- Sens. Blumenthal and Markey have asked the FTC to investigate Tesla over its Autopilot claims.
- The company's self-driving technology has been involved in numerous accidents and fatalities.
- Musk's statements "demonstrate a deeply concerning disregard for the safety of those on the road," they said.
- See more stories on Insider's business page.
Two US senators have called on the Federal Trade Commission to investigate Tesla for "potentially deceptive and unfair practices" in its marketing of its Autopilot and Full Self-Driving systems.
In a letter to Chair Lina Kahn on Wednesday, Sens. Richard Blumenthal and Ed Markey, democrats who serve on the Commerce, Science, and Transportation Committee, called Tesla's marketing "misleading" and requested enforcement action to protect public safety.
The letter comes a week after the National Highway Traffic Safety Administration announced an investigation into Tesla's automation systems that regulators say were involved in 11 crashes with vehicles at first-responder sites in recent years.
Tesla did not immediately respond to a request for comment.
No vehicles currently on the market offer fully autonomous driving, and the NHTSA projects there won't be until at least 2025, but the lawmakers note that Tesla's marketing language "fails to provide additional information about the true capabilities of the vehicle."
"Tesla drivers listen to these claims and believe their vehicles are equipped to drive themselves - with potentially deadly consequences," they wrote.
A lawsuit in California names Tesla as a defendant in the matter of a 2019 crash that killed a 15-year-old boy after his father's truck was struck by a Tesla operating in Autopilot mode.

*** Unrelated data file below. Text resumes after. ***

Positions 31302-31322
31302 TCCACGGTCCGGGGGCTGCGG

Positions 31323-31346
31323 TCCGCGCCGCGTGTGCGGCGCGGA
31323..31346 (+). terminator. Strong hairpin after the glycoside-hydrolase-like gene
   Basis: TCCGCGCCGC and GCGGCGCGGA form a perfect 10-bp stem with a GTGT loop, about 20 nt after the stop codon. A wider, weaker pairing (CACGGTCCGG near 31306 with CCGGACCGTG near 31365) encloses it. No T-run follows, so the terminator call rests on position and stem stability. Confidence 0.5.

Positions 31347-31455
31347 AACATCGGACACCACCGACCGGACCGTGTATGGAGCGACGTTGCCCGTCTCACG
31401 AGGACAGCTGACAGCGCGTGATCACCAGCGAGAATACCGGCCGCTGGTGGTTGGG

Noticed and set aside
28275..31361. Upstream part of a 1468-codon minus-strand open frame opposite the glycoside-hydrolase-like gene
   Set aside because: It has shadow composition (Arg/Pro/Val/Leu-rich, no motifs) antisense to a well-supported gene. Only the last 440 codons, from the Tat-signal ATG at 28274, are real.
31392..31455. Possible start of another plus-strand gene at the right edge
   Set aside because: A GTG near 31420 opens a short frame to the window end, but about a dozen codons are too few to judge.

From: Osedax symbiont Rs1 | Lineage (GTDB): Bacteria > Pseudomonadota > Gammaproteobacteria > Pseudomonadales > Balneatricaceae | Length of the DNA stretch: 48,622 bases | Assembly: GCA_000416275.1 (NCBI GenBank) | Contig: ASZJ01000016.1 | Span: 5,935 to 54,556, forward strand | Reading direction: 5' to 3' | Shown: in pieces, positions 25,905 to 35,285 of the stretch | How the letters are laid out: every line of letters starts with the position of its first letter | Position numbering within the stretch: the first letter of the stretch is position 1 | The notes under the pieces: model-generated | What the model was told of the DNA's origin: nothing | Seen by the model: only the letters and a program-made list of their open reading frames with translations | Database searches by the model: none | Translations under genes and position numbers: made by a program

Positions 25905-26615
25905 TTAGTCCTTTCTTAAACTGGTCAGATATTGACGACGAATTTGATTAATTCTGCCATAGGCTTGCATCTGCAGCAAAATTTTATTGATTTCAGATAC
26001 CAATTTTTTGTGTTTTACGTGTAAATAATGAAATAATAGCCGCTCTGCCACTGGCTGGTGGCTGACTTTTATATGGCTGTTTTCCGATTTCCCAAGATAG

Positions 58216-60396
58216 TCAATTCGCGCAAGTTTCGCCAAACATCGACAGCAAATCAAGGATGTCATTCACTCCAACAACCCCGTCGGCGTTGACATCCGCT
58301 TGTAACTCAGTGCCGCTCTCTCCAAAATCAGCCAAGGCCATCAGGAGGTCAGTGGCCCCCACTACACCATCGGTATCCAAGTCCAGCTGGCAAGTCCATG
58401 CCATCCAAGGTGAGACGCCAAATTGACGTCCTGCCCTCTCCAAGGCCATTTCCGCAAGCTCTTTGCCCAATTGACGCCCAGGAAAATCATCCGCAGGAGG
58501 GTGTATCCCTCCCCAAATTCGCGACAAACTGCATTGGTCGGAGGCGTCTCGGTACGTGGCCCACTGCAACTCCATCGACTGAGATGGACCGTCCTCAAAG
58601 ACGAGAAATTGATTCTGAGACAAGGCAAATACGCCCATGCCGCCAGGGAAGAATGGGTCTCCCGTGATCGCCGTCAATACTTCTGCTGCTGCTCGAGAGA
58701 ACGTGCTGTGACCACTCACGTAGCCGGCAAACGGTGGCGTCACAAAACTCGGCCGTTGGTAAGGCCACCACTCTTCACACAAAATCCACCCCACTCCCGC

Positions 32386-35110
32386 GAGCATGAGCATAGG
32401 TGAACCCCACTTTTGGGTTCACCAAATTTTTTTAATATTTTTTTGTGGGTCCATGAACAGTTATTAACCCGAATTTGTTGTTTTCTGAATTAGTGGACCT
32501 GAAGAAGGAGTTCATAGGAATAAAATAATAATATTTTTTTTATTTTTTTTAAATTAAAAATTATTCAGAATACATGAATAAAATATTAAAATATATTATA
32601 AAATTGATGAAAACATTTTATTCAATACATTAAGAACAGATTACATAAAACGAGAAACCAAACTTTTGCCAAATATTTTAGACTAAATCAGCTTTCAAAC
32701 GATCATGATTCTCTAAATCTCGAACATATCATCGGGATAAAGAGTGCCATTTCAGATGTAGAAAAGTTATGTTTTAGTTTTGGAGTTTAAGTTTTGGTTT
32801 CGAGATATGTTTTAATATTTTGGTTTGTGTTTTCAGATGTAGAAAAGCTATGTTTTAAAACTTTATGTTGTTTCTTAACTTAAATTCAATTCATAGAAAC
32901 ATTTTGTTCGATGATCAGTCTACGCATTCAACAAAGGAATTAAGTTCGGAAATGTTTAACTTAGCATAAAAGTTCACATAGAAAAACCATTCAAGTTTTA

Data from the crash showed the Tesla had its Autopilot feature enabled when it struck the victim's car, ejecting the boy from the vehicle. The data also showed that in the seconds before the crash, the Tesla briefly accelerated before braking.
A website tracking Tesla-involved fatalities attributes at least nine deaths to Teslas operating with Autopilot engaged. Last month, the company released the latest beta version of its Full Self-Driving software, which falls far short of the Level Five standard for full autonomy accepted by the industry.
Videos of Tesla drivers testing the system show the system struggles with basic driving tasks, like staying in a lane or recognizing large stationary objects.
Musk has defended Tesla's use of the names, saying in 2020 that the idea of changing the name - as critics have asked - is ridiculous.
"The people who misuse Autopilot, it's not because they're new to it and don't understand it," he told Automotive News. "The people who first use Autopilot are extremely paranoid about it. It's not like, 'If you just introduced a different name, I would have really treated it differently.' If something goes wrong with Autopilot, it's because someone is misusing it and using it directly contrary to how we've said it should be used."
Still, the lawmakers say it puts the public at real risk.
"Tesla and Mr. Musk's repeated overstatements of their vehicle's capabilities - despite clear and frequent warnings - demonstrate a deeply concerning disregard for the safety of those on the road and require real accountability," Blumenthal and Markey wrote. "Their claims put Tesla drivers - and all of the travelling public - at risk of serious injury or death."